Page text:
Fresh spinach, roasted red pepper, ricotta and a touch of Parmesan together make a fantastic filling for tender chicken roulades. Braised in stock and vermouth and served with asparagus, chicken and spinach roulades make an elegant, attractive dish.
Source: Cook Smart for a Healthy Heart, Reader’s Digest Canada
Roll out the chicken with a rolling pin into rough squares about 5 mm thick. Set aside.
Place the spinach in a large pan, with just the water remaining from washing. Cover and cook for 2 minutes or until wilted. Drain well, squeezing out all the excess liquid, then chop the spinach finely and place in a large bowl.
Preheat the broiler. Broil the red pepper quarters, skin side up, until the skin is charred. Transfer to a plastic bag and seal. When cool enough to handle, peel and dice.
Add the red pepper to the spinach together with the ricotta, egg, Parmesan cheese, breadcrumbs, basil and nutmeg. Season with pepper. Mix well. Divide the filling among the chicken slices, spreading it over them evenly. Roll up each one, folding in the sides to enclose the filling, and secure with wooden cocktail sticks or skewers. Place the roulades in a frying pan and pour over the vermouth and stock. Cover and bring to a boil, then reduce the heat and simmer for 20 minutes.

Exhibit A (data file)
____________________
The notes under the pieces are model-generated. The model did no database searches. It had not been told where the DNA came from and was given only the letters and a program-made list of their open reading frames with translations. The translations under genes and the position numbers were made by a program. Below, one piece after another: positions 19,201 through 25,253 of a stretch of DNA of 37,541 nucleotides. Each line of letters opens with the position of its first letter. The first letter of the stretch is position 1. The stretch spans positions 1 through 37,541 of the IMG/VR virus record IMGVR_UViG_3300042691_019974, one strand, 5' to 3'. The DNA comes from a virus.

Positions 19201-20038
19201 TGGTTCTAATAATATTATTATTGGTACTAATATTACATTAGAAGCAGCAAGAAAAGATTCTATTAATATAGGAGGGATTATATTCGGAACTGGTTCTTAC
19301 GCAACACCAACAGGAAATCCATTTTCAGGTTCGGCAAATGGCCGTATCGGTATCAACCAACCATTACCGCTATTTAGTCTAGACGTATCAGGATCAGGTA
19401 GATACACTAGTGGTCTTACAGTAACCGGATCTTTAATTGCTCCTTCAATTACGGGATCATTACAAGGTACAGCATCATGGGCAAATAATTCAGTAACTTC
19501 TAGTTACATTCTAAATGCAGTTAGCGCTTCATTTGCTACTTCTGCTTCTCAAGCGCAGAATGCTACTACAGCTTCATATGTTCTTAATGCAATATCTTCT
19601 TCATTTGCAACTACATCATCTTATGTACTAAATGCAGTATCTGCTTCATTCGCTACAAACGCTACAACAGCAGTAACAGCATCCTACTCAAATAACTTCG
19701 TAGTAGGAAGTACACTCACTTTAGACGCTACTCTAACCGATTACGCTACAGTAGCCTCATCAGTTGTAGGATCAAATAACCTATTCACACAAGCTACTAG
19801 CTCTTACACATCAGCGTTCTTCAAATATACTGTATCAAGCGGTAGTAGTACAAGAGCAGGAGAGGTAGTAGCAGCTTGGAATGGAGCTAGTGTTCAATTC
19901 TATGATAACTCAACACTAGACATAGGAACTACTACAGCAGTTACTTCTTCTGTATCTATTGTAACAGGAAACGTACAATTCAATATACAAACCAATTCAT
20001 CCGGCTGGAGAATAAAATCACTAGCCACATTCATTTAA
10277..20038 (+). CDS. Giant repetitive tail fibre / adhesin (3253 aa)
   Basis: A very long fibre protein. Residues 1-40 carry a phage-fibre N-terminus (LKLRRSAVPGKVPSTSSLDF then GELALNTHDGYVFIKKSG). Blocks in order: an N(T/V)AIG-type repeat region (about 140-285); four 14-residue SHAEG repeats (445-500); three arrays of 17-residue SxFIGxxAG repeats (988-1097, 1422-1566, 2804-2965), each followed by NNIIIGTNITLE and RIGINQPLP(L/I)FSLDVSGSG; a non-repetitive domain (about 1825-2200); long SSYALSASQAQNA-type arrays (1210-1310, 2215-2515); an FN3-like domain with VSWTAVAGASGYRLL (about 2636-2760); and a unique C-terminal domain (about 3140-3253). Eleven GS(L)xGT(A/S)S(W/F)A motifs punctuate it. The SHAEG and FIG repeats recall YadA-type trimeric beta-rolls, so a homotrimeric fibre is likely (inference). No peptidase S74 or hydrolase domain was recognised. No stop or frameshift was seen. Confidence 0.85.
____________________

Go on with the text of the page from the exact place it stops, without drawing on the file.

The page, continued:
Remove the chicken and spinach roulades from the pan and keep hot. Bring the liquid back to a boil and boil until reduced. Stir in the sour cream and boil for a further 1–2 minutes or until thickened.
While the liquid is reducing, cook the asparagus spears in boiling water for 2–3 minutes or until just tender. Drain, refresh with cold water and keep warm.
Remove and discard the cocktail sticks from the chicken and spinach roulades, then cut into neat slices. Serve garnished with the asparagus spears and with the sauce drizzled around.
Per serving: 426 calories, 42 g protein, 21 g total fat, 10 g saturated fat, 191 mg cholesterol, 7 g total carbohydrate, 5 g sugars, 3 g fibre, 345 mg sodium
Asparagus is a rich source of many of the B vitamins, especially folate. New research suggests that folate may have a role in helping to protect against heart disease.